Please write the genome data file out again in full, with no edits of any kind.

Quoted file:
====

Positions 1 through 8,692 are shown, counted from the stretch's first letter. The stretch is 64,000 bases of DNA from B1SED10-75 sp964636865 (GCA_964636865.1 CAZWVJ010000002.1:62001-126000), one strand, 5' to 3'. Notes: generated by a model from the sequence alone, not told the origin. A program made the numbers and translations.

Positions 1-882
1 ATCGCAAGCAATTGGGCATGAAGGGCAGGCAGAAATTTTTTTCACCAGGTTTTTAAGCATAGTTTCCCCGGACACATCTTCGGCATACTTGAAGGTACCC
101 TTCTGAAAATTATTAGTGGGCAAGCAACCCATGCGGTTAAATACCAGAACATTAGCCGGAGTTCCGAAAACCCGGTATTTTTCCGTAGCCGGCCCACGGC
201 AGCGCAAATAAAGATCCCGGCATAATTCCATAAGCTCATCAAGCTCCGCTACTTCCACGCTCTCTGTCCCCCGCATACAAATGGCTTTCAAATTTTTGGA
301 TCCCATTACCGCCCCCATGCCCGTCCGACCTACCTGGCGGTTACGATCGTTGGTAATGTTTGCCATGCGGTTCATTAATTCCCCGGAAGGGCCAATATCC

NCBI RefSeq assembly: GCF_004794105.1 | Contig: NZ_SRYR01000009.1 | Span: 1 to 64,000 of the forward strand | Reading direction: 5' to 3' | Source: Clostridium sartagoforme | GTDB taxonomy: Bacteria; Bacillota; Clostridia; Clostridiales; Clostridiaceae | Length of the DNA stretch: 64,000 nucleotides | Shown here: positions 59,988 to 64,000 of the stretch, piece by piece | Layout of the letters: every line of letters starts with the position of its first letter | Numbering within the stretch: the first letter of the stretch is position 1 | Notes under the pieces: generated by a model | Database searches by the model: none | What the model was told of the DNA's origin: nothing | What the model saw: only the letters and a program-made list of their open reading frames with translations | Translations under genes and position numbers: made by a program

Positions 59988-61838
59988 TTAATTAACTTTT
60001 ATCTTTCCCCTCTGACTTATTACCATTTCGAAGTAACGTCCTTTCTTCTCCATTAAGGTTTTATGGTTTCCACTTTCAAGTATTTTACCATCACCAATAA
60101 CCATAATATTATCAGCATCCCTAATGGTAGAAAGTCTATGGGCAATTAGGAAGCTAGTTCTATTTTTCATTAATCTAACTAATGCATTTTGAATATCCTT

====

Positions 1 through 8,692 are shown, counted from the stretch's first letter. The stretch is 64,000 bases of DNA from B1SED10-75 sp964636865 (GCA_964636865.1 CAZWVJ010000002.1:62001-126000), one strand, 5' to 3'. Notes: generated by a model from the sequence alone, not told the origin. A program made the numbers and translations.

Positions 1-882
1 ATCGCAAGCAATTGGGCATGAAGGGCAGGCAGAAATTTTTTTCACCAGGTTTTTAAGCATAGTTTCCCCGGACACATCTTCGGCATACTTGAAGGTACCC
101 TTCTGAAAATTATTAGTGGGCAAGCAACCCATGCGGTTAAATACCAGAACATTAGCCGGAGTTCCGAAAACCCGGTATTTTTCCGTAGCCGGCCCACGGC
201 AGCGCAAATAAAGATCCCGGCATAATTCCATAAGCTCATCAAGCTCCGCTACTTCCACGCTCTCTGTCCCCCGCATACAAATGGCTTTCAAATTTTTGGA
301 TCCCATTACCGCCCCCATGCCCGTCCGACCTACCTGGCGGTTACGATCGTTGGTAATGTTTGCCATGCGGTTCATTAATTCCCCGGAAGGGCCAATATCC

NCBI RefSeq assembly: GCF_004794105.1 | Contig: NZ_SRYR01000009.1 | Span: 1 to 64,000 of the forward strand | Reading direction: 5' to 3' | Source: Clostridium sartagoforme | GTDB taxonomy: Bacteria; Bacillota; Clostridia; Clostridiales; Clostridiaceae | Length of the DNA stretch: 64,000 nucleotides | Shown here: positions 59,988 to 64,000 of the stretch, piece by piece | Layout of the letters: every line of letters starts with the position of its first letter | Numbering within the stretch: the first letter of the stretch is position 1 | Notes under the pieces: generated by a model | Database searches by the model: none | What the model was told of the DNA's origin: nothing | What the model saw: only the letters and a program-made list of their open reading frames with translations | Translations under genes and position numbers: made by a program

Positions 59988-61838
59988 TTAATTAACTTTT
60001 ATCTTTCCCCTCTGACTTATTACCATTTCGAAGTAACGTCCTTTCTTCTCCATTAAGGTTTTATGGTTTCCACTTTCAAGTATTTTACCATCACCAATAA
60101 CCATAATATTATCAGCATCCCTAATGGTAGAAAGTCTATGGGCAATTAGGAAGCTAGTTCTATTTTTCATTAATCTAACTAATGCATTTTGAATATCCTT